Health and Medicine Question #1319
Nikki May, a 20 year old female from Erie asks on March 10, 2003,
How does heated vinegar react with powdered milk to create the result of plastic like curds?
viewed 14879 times
answered on March 11, 2003
Milk contains a special type of protein called casein. When milk sours, or has an acid such as vinegar added to it, the casein clumps together to form curds. The watery liquid that remains is called whey.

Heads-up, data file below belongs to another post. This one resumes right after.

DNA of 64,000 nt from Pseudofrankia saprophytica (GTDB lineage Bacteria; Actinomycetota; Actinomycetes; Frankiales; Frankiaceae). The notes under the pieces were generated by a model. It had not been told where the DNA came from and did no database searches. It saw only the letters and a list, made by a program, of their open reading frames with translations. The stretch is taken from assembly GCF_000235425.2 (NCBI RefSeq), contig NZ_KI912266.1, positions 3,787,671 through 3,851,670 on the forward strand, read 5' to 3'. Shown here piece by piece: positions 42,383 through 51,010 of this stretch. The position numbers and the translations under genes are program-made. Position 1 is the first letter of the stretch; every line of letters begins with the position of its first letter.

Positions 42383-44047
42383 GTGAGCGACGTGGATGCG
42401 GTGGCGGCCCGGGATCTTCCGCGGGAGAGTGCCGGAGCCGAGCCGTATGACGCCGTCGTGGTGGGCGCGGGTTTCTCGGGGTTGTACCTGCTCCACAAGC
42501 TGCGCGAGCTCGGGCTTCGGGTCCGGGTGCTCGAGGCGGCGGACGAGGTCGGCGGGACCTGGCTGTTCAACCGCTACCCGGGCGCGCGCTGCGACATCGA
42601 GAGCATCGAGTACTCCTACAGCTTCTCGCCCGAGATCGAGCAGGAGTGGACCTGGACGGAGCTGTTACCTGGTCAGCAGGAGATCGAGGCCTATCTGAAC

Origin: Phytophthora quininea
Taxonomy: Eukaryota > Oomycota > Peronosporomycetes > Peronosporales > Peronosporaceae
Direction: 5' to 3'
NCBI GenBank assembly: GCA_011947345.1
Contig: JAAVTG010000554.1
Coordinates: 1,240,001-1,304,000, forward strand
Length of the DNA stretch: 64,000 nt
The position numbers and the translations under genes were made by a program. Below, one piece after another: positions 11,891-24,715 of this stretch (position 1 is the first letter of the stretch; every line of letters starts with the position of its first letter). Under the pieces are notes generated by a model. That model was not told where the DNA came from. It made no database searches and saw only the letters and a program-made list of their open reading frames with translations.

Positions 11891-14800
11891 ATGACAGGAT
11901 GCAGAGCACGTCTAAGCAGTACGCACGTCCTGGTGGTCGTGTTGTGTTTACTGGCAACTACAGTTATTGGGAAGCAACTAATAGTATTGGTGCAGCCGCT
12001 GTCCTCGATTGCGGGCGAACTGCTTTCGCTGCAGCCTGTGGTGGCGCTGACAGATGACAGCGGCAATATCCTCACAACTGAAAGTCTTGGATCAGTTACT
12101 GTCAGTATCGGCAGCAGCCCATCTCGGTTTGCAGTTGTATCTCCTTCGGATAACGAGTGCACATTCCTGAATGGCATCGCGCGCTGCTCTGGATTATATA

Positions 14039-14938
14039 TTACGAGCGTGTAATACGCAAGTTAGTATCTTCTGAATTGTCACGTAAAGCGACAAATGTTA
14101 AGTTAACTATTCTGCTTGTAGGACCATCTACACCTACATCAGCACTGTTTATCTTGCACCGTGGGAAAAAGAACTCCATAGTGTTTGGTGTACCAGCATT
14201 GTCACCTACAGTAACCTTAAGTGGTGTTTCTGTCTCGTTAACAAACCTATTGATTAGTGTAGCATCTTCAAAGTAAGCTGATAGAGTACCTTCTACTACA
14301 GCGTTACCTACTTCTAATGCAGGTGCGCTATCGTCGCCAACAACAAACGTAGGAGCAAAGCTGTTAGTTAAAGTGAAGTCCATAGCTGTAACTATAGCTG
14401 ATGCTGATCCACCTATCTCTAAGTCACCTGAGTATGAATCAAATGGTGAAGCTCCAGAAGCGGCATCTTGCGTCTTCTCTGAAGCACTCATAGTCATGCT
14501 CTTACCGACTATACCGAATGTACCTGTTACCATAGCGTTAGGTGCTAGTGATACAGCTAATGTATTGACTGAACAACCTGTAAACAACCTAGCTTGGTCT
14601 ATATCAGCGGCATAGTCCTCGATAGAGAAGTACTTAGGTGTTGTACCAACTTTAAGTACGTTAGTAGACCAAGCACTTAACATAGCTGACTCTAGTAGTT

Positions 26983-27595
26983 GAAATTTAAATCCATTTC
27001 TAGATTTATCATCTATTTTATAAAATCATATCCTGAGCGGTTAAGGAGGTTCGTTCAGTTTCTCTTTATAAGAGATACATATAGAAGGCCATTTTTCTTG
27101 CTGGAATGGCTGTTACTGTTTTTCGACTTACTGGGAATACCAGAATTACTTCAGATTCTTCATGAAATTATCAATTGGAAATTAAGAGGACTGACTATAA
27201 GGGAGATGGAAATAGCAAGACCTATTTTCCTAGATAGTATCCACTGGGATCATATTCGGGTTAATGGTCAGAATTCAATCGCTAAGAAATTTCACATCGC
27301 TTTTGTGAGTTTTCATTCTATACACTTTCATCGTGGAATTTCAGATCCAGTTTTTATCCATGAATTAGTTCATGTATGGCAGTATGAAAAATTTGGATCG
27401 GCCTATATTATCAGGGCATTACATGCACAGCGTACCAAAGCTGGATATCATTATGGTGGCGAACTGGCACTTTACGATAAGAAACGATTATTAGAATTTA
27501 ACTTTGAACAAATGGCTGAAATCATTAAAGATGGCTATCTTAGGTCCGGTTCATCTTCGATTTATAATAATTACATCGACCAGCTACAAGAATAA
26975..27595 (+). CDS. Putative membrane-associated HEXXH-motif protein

Normally these curds of casein protein are used to make cheese. The protein in milk curdles because it has been denatured by the vinegar. What this means, simply, is that the shape of the protein molecule has shifted due to the acid environment caused by the vinegar. A protein is a long chain of units called Amino Acids, each with a different chemical "group" attached to it. These different groups cause the long chain to twist and tangle in a certain way that gives the protein certain qualities and behaviours. In an acid environment, these groups change slightly, or their tendencies to be attracted to other groups changes, and so the protein twists in a different way. This is what causes the transformation into plastic like curds.
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